Here, I’d highlight Fivetran — current EL(T) market leader — as the more mature option, albeit currently very pricey.
Or Airbyte as the latest but strongest upcoming contender. Especially if you’re comfortable hosting you’re own ingestion infrastructure: it’s open sourced and just a
docker-compose up away.
Step 3: model, model, model
Also known as the ‘T’ in ELT (i.e “Transform”)
What you’ll need now is to get usable results — KPIs — from all of that data. Maybe merging data across different sources, aggregating it per user segment, and/or per day, week, month, quarter? Comparing that year over year, or over the previous period?
There are quite a few specialist terms involved because of a long history of techniques used to do that holistically.
These techniques have roots back in the 80s’ when on-premises proprietary data warehouses were the norm (and ETL was a necessary evil). So the arguments focused on performance are way less relevant nowadays with cloud data warehouses being the norm.
But all the other benefits remain essential.
The problem is, in a start up environment where everything is going too fast, taking 6 months to design that perfect star schema from scratch will rarely be an option.
Hence my general advice in that context is: start from the use case and work your way back to the data sources (not the other way around).
Then you’ll refactor into more generic and intermediate layers/models once multiple — think rule of three — use cases need similar transformation logic applied upstream.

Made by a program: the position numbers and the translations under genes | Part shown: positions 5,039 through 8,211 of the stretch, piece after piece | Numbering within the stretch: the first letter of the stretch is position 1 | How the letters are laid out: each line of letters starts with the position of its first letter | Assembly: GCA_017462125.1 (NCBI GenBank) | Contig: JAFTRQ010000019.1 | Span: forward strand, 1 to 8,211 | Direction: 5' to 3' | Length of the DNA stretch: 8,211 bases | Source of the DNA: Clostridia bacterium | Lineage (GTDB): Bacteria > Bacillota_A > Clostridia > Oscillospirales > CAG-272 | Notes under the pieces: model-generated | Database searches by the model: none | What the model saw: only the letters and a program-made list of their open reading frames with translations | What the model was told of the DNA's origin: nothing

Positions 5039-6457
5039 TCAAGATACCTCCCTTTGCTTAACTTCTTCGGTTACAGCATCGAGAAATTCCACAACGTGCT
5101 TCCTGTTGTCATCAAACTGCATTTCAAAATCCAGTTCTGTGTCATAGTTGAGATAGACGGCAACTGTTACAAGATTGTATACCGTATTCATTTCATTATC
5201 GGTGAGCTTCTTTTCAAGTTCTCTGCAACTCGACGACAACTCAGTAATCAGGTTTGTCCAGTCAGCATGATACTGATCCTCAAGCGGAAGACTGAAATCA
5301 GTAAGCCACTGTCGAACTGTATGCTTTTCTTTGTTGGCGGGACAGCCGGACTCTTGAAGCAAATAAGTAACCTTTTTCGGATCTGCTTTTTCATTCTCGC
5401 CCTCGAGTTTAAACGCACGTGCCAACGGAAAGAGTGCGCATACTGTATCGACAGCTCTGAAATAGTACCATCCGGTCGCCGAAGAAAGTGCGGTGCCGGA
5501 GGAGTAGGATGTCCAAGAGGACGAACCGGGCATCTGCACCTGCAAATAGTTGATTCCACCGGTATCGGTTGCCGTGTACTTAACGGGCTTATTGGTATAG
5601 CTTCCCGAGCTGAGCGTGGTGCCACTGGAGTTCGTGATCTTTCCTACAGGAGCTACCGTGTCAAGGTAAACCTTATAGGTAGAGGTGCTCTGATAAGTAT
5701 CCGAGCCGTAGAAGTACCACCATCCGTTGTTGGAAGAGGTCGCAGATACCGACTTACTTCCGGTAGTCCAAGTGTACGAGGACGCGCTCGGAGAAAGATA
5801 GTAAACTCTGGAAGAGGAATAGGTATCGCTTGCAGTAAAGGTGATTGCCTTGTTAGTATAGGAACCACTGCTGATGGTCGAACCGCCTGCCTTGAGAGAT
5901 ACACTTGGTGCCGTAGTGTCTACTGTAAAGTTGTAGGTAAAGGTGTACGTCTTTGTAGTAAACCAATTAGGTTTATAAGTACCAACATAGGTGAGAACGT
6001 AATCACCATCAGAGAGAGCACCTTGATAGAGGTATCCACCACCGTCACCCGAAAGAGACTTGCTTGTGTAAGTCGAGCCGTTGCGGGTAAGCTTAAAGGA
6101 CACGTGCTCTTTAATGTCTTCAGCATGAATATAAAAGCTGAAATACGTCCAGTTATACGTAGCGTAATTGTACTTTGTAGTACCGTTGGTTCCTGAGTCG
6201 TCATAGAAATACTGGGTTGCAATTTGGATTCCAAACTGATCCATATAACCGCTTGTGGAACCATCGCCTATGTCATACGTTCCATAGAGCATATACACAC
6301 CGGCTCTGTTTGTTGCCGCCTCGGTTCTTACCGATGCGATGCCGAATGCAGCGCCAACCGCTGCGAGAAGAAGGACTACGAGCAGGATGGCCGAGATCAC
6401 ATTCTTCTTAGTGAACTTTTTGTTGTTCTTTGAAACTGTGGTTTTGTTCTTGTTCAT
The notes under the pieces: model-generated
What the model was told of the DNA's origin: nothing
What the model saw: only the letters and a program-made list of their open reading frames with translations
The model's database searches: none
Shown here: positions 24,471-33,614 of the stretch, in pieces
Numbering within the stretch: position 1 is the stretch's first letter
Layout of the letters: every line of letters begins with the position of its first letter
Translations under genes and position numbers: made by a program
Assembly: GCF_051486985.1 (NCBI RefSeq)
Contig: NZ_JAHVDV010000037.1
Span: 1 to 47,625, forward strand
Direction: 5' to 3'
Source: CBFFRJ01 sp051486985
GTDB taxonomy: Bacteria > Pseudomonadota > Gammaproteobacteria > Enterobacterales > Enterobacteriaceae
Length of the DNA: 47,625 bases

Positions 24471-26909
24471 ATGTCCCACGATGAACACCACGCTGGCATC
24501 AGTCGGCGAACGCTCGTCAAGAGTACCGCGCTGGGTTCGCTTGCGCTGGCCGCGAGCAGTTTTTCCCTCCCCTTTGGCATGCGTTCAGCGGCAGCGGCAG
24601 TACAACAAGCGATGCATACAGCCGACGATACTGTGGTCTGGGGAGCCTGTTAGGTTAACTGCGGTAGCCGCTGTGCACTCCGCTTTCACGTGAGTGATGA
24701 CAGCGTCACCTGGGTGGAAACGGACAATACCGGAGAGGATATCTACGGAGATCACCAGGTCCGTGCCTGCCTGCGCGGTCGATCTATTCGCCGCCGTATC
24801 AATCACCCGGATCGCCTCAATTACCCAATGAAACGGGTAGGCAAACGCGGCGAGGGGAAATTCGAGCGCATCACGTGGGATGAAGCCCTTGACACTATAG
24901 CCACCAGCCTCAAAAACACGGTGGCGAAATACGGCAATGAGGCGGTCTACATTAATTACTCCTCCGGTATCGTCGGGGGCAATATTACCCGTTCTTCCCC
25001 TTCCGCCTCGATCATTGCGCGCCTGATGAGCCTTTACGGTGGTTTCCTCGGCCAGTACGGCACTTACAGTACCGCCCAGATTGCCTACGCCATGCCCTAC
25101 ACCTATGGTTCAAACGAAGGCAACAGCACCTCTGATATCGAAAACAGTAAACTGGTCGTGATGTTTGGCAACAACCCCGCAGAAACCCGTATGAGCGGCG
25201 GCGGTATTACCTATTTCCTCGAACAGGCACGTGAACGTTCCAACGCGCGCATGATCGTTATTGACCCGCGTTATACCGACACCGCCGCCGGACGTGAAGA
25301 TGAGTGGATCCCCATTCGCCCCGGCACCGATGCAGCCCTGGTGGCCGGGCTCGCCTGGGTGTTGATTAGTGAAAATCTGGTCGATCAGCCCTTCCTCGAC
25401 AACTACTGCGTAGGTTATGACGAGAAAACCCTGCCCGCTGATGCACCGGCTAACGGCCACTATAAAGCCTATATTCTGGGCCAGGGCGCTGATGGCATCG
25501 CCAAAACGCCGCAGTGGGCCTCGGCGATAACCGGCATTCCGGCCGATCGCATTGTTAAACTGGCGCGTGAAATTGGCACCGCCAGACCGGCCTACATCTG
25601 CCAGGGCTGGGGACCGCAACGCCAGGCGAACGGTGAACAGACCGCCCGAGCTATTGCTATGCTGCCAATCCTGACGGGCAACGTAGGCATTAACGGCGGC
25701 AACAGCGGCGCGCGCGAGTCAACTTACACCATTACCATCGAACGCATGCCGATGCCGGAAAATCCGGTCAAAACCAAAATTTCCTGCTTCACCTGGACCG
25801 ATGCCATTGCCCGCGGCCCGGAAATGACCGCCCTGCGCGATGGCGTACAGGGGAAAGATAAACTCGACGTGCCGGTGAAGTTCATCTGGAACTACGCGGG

A framework that really helps pinning all of that down is dbt.
How does it help ?
It allows anyone that speaks SQL to contribute to your shared data warehouse construction. All of that in a versioned, tested and templated way, with builtin dependency resolution between all your models and sources.
Then, what’s next?
This one should actually go hand in hand with that previous step. Focusing on the actual use case(s) is what will align the data team to quickly bring strong value to the table.
This can take multiple forms depending on the use case at hand:
- from dashboards (or alerts) to allow the whole company to gain insight on the business
- to reverse ETLs that’ll make that transformed data directly actionable by sharing it back to the operational tools the other teams are using (e.g calculate your segments in your data warehouse to then (re)load them in your email marketing tool, weighing clients at risk for your CRM, …)
- or serving data APIs to feed some insights/recommendations/predictions into your product directly
Something I could’ve mentioned: of course you’ll need to start recruiting some data specialists along the way. A data analyst or two for starters, helped by an analytics engineer.
I’ve held back on that one to highlight the fact that: there are quite a few things you can progress on, even before that very first data hire! That would definitely help with the hiring process, by conveying the importance you want to place on having a sustainable data stack. And it could actually enable them to make an impact from the get-go.
There you have it. You’re just a few steps away from data-enabled greatness! So start building ;-)